The president’s ineffectual statement on Friday’s massacre in Syria is the latest act in a White House drama that began in 2009, starring a brilliant intellect who is nonetheless confounded by events. Christopher Dickey and John Barry on Obama’s flailing foreign policy—which appears headed for unmitigated disaster.
From Washington’s vantage, every Friday is becoming Black Friday in the Middle East. Muslim prayers turn to protests that keep building toward full-scale uprisings faster than anyone had predicted, and with potentially cataclysmic consequences nobody dares imagine. This Friday, the shock came in Syria, where President Bashar al-Assad runs one of the Middle East’s most repressive regimes. Across the country, protesters have grown ever more emboldened in recent weeks, and on Friday they poured into the streets by the tens of thousands to face the deadly fusillades of Assad’s security forces. More than 70 died. What did the White House have to say? From Air Force One: “We call on all sides to cease and desist from the use of violence.”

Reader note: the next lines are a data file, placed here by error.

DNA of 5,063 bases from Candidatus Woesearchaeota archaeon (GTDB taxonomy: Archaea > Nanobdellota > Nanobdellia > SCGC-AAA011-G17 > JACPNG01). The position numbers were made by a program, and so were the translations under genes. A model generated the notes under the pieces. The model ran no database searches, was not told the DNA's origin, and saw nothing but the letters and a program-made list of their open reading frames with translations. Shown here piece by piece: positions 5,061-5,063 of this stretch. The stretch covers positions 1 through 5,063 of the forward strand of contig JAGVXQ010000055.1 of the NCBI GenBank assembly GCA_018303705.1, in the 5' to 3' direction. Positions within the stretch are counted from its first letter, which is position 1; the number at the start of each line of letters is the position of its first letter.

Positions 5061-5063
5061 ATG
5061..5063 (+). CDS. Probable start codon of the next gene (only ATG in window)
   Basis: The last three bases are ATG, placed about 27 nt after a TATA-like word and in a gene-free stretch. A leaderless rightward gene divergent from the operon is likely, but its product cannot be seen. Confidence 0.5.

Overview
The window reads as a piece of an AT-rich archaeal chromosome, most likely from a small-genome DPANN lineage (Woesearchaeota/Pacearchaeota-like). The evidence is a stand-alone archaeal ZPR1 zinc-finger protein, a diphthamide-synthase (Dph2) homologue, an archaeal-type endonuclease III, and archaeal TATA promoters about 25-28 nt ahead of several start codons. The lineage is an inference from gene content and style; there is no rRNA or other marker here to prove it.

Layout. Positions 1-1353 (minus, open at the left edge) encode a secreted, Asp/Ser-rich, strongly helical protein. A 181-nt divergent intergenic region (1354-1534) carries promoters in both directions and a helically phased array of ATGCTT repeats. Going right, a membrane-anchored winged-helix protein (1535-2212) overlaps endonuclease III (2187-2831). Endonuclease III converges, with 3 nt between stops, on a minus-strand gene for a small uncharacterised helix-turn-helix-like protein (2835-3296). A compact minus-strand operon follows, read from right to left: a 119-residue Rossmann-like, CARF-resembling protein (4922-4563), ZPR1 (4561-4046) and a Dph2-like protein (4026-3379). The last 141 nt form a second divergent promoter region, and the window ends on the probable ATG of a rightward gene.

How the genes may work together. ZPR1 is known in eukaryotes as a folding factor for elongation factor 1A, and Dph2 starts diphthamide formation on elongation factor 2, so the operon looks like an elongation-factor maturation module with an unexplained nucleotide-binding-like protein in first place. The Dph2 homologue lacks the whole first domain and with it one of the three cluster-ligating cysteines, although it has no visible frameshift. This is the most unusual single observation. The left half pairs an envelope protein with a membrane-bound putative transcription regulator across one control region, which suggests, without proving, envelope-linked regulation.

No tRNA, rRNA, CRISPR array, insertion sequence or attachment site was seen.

Photos: Faces of the Mideast Revolutions
Surely President Obama can do better than that. Or perhaps not. The drama—the tragedy—increasingly apparent at the White House is of a brilliant intellect who is nonetheless confounded by events, a strategist whose strategies are thwarted and who is left with almost no strategy at all, a persuasive politician and diplomat who gets others to crawl out on limbs, has them take big risks to break through to a new future, and then turns around and walks away from them when the political winds in the United States threaten to shift. It’s not enough to say the Cabinet is divided about what to do. Maybe the simplest and in many ways the most disturbing explanation for all the flailing is offered by veteran journalist and diplomat Leslie H. Gelb: “There is one man in this administration who debates himself.” President Obama.